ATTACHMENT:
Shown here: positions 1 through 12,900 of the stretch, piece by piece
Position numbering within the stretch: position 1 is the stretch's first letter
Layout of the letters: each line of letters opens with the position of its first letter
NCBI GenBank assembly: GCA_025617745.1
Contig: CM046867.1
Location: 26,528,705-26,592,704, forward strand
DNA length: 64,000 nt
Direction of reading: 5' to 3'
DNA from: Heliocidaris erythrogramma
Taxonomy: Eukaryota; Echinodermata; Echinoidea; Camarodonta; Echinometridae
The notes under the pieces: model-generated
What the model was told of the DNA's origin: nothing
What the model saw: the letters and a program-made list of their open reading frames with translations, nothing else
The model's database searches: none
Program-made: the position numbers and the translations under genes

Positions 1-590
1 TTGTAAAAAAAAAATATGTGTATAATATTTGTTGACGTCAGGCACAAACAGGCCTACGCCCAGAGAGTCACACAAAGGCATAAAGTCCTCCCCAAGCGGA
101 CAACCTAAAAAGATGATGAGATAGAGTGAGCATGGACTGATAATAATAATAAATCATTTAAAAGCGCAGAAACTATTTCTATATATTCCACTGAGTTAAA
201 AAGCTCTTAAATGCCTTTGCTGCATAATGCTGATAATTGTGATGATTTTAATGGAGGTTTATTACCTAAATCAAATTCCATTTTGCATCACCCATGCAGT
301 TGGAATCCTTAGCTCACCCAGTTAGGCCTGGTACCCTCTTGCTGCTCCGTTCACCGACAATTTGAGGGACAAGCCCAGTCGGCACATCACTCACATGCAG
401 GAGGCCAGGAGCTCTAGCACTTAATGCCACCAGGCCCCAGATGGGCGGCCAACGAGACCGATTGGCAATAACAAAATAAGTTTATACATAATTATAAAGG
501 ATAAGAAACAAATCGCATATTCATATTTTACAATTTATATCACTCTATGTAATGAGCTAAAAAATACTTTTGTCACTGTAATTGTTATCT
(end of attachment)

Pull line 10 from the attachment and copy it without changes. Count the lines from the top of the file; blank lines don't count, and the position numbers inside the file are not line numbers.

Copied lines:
Taxonomy: Eukaryota; Echinodermata; Echinoidea; Camarodonta; Echinometridae